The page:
Fences protect 8,000 acres of Kaua‘i wilderness


Endangered species hotspot now guarded against goats, pigs
A new pair of fences in the remote wilderness of Kaua‘i will reportedly protect the island’s primary source of water and one of the most important biological diversity hotspots in the Hawaiian archipelago.

These strong barriers, developed by The Nature Conservancy for the benefit of the Kaua‘i Watershed Alliance, will shelter 8,000 acres of the state’s most pristine wildland from the onslaught of invading feral animals, a news release states.

“These are just amazing areas. Everywhere you look, you are surrounded by incredible native Hawaiian birds, plants and insects. There is nowhere in the state like quite like it,” said Jeff Schlueter, Kaua‘i natural resource manager for The Nature Conservancy.

Ken Wood, a prominent biologist with the National Tropical Botanical Garden, which is a key partner in the Kaua‘i Alliance, said the biological diversity of the region is remarkable. He calls the area “one of the most important conservation sites in the entire archipelago.”

This land is also the core of the island’s watershed, a place where abundant rains and mists are soaked up and then feed the island’s rivers and its aquifer.

“These fences were conceived to protect the primary source of the island’s water supply.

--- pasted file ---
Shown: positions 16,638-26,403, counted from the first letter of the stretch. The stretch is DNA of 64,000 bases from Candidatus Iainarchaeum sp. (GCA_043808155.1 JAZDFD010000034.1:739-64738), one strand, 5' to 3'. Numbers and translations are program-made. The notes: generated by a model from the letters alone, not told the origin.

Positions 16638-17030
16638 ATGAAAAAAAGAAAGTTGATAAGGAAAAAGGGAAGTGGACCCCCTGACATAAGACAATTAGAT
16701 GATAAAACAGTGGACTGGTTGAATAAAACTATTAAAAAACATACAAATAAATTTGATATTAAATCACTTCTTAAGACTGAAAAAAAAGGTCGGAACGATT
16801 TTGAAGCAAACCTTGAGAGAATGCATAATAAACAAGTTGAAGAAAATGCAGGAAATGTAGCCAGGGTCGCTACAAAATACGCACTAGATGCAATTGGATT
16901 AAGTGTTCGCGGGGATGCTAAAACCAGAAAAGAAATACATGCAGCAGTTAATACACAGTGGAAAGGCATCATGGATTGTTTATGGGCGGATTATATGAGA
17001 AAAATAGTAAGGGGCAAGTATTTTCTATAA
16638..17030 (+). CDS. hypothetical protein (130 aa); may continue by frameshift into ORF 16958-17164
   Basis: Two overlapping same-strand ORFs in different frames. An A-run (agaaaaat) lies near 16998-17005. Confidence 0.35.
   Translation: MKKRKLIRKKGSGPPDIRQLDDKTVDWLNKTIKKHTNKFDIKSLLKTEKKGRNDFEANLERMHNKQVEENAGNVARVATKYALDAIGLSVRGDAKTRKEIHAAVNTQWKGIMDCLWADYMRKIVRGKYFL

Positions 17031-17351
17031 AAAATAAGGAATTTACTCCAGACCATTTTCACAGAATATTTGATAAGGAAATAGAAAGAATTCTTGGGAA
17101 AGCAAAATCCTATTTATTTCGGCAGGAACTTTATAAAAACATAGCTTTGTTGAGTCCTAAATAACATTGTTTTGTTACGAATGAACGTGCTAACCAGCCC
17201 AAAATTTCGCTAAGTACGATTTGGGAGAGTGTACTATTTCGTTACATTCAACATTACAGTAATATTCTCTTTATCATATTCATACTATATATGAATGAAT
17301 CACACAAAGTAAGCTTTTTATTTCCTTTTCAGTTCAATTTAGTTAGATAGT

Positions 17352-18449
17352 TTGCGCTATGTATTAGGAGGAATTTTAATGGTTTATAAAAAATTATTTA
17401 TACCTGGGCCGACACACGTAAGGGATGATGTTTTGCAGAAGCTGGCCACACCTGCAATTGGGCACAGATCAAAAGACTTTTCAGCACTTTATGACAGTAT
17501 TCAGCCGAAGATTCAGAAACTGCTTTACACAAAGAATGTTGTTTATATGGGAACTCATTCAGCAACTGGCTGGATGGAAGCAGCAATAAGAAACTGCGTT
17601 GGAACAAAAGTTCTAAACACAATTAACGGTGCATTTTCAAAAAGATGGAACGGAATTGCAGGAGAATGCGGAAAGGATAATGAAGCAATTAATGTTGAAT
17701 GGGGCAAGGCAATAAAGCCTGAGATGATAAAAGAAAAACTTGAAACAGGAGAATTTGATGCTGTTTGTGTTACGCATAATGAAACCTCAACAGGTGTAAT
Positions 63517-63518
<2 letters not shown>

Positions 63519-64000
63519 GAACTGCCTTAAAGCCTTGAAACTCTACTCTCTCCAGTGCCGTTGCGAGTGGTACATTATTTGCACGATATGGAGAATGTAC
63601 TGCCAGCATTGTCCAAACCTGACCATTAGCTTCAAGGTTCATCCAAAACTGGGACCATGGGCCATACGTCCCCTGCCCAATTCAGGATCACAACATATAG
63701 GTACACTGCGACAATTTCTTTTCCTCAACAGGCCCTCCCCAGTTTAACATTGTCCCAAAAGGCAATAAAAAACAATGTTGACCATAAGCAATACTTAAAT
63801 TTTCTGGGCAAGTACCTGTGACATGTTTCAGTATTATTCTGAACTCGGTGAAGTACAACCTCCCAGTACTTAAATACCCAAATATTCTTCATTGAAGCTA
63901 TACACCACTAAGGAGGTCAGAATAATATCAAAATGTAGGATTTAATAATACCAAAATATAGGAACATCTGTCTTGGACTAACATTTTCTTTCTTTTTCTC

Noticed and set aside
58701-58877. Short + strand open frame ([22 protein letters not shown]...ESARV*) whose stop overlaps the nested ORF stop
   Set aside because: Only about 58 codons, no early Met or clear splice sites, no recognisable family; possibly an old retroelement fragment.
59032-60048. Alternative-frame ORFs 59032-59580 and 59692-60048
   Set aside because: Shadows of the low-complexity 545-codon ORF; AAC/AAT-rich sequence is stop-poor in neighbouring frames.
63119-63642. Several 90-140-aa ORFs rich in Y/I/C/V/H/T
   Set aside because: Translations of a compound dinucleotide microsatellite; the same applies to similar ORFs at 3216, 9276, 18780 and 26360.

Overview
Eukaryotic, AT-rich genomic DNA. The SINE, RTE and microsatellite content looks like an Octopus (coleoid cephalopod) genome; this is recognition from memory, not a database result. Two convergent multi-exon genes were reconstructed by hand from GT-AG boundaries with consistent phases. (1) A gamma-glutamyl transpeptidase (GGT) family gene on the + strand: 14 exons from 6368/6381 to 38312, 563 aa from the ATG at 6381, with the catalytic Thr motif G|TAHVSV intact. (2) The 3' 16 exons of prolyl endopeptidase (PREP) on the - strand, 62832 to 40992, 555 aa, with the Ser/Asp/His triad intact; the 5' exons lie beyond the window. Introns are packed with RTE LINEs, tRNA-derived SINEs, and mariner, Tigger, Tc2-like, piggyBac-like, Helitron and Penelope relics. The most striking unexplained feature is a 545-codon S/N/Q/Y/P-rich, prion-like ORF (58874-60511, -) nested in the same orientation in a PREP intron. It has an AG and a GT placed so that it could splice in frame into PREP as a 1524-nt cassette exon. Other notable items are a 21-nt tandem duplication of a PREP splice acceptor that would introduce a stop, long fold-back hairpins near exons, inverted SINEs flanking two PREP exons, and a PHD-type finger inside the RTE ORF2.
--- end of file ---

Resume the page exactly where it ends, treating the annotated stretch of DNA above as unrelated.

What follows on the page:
Limited Time to Change Hunting Rules

Conservation Council for Hawaii News Release

The Hawaii Department of Land and Natural Resources is proposing revisions to Hawaii Administrative Rules relating to hunting and game, and asking the public for their feedback. This is an opportunity to urge the state to change the hunting and game management paradigm to reduce the damage caused by introduced continental feral ungulates and game mammals, and provide more opportunities for hunters to help control animals and bring home the meat.

Final Environmental Assessment for a Fence Project to Protect The East Maui Watershed

Findings, and Reasons Supporting Determination
EA Preparation information

Build Phase I and Phase 2 Fences as Proposed
As outlined in Section 11-200-12 of the Hawaii Environmental Impact Statement Rules, no significant neptive impacts to the environment are expected to result from the implementation of the proposed activities.

Findings, and Reasons Supporting Determination

In the long term, all activities are expected to be beneficial, or to have no negative effect. The proposed fences are expected to benefit native species (including rare and endangered plants and animals), native natural communities, and important watershed on windward East Maui. By reducing browsing and ocher types 0f ungulate damage (including the spread 0f certain weeds), the proposed fences, and the control measures that will follow fence construction, will help promote a more stable water regime, and protect native plants and animals within the project area. These actions are also expected to allow passive restoration of native areas previousLy damaged by feral pigs.

The risk of significant negative impact is low. Through a rigorous cleaning and monitoring program, the introduction or spread of new weed species by humans is expected to be minimal. Management-related impacts on historical resources in the area will be avoided

Preparation information

This Environmental Assessment was prepared on behalf of the East Maui Watershed Partnership by:

Wendy Fulks, Project Manager
The Nature Conservancy of Hawaii
1116 Smith Street, Suite 201
Honolulu, Hawaii 96817
(808) 5374508